Monday Night Politics: Meet the Candidates
Forum features candidates running for district attorney
DENISHA McKNIGHT | 10/1/2018, 1:49 p.m.
Q: How will you go about the decision to charge juveniles as adults?
Johnson: Under the family code [section 54] that juvenile provision comes, and that provision says that under certain circumstances – a lot of people call it certifying a juvenile, but what it is is transferring jurisdiction to an adult court. Now, the only person who can transfer that jurisdiction is the juvenile court judge. That person is the only one who can transfer that jurisdiction, meaning that she’s giving up. They’re giving up their venue, and they’re giving it to the adult court. In Dallas county, we had over 3,291 juveniles come through the juvenile system in 2017. Of those 3,291, only in eight of those cases did we ask that the case be transferred to an adult court. We just ask; we just have a hearing. But, as I said, the judges are the ones who make that determination, and the judges decided that seven would be transferred. The basis of that is that the provision in section 54 says if they believe that that particular juvenile is such a danger to the community that the judge decides if it ought to be transferred. So, it’s only under that basis, but remember the juvenile court is designed for rehabilitation. And, that’s what we do. 3,291 cases – we dealt with those juveniles in 2017, and we even have less hearings already in 2018. So, for the most part, 99.9 percent of them are remaining juvenile.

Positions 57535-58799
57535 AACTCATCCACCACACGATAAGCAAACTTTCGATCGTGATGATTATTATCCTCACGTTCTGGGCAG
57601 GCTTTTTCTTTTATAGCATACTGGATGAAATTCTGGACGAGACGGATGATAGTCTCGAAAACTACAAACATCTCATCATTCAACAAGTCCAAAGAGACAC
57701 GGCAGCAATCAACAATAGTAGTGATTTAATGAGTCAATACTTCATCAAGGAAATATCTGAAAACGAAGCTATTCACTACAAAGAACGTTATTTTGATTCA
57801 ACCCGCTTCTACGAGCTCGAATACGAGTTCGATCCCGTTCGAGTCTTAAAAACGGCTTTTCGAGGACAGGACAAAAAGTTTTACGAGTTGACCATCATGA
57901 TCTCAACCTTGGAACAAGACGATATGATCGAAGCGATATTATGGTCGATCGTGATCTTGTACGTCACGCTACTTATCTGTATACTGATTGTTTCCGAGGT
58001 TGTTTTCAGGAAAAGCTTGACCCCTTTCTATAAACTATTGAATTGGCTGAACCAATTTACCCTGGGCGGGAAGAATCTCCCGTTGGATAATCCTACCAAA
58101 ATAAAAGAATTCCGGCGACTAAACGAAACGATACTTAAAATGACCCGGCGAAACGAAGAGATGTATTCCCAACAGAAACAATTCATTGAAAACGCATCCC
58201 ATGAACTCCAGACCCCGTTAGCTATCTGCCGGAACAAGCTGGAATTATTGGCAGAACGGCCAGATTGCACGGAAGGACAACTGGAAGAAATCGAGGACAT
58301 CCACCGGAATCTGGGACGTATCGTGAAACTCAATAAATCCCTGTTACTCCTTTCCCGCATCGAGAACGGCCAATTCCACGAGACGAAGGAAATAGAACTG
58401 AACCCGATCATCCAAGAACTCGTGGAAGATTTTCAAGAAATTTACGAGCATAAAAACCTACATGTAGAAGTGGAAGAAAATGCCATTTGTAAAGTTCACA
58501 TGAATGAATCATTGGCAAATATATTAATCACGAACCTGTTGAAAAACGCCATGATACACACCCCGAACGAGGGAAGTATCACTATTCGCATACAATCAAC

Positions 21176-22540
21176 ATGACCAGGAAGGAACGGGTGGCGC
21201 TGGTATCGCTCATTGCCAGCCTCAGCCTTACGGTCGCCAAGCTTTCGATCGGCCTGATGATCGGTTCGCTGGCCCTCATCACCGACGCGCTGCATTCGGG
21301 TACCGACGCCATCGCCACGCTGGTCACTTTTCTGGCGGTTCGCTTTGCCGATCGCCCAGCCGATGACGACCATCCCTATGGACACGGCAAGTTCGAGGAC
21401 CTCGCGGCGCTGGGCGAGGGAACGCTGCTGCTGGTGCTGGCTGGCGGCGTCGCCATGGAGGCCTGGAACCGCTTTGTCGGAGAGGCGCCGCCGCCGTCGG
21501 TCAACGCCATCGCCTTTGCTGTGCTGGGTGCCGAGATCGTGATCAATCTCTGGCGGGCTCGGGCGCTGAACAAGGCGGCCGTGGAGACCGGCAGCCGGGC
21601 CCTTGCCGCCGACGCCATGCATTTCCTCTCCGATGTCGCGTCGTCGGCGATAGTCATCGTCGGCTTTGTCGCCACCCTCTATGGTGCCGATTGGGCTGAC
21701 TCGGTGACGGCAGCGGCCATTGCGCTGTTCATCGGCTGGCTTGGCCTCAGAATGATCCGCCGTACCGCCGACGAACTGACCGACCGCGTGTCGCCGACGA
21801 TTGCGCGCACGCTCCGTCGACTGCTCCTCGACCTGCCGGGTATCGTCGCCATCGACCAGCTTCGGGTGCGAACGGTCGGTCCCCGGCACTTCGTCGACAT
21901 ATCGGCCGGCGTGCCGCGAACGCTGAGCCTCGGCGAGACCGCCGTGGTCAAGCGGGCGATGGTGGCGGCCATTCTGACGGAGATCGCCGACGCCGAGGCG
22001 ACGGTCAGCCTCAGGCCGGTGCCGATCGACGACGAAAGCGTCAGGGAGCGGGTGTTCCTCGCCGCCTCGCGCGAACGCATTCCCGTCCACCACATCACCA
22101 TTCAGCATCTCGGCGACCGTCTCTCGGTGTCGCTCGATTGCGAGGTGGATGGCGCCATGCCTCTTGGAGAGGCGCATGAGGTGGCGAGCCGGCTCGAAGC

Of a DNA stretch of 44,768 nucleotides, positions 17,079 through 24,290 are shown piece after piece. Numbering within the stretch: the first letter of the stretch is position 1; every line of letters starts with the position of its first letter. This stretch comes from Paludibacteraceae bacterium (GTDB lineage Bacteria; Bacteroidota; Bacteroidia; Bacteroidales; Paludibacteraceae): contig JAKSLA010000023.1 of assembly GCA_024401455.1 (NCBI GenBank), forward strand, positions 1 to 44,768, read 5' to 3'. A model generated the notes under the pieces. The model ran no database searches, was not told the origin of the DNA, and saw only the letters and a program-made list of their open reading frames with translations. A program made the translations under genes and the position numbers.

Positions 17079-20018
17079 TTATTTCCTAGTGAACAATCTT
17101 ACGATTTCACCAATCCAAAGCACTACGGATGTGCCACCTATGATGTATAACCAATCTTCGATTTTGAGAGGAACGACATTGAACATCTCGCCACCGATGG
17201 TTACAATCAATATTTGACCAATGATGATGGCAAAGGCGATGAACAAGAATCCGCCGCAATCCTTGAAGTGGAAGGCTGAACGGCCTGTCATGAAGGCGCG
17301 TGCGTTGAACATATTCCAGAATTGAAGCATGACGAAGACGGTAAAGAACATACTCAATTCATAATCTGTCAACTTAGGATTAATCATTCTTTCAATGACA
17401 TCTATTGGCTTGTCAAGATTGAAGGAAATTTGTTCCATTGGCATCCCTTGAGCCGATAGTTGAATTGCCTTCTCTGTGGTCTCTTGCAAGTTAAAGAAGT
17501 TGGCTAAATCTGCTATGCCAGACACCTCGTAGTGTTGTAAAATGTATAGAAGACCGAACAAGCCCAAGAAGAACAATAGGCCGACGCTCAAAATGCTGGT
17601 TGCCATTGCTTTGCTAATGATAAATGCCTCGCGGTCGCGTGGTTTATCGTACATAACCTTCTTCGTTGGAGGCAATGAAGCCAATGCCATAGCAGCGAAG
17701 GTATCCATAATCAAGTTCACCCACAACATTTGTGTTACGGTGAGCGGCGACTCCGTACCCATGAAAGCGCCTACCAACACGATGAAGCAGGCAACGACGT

Creuzot: That was a very good answer that didn’t answer your question. Sounded good, didn’t it? The first point of departure in whether a juvenile gets decertified or transferred is the DA – him or herself, has to request it.
So, what you’re talking about, I bet, is these young men who recently were arrested for robbery, and after a meeting with their family and with the district attorney, there was a statement made. The statement didn’t say, ‘I’m going to let the judge decide over there.’ The statement said that ‘I’m [Johnson] going to seek certification.’ Certification has a process. It looks at the person, the youth, the background and the history and the prospects for rehabilitation. So, those are the kinds of things that I promise you that I am going to start making press conferences and having meetings, which the meeting was OK. It was the outcome of it that we’re going to jump ahead of – the work that needs to be done for the judge to decide whether the case should be certified or transferred.
The ACLU sent out a questionnaire to both of us. That question was in it. I answered. She didn’t answer any of it. The Texas Organizing Project, which fights for civil rights and criminal justice reform for poor people and people of color, sent us a questionnaire. I answered it. That was in there. The Worker’s Defense Union that fights for fair wages and living wages and good working conditions sent us out a questionnaire. I answered it. She didn’t.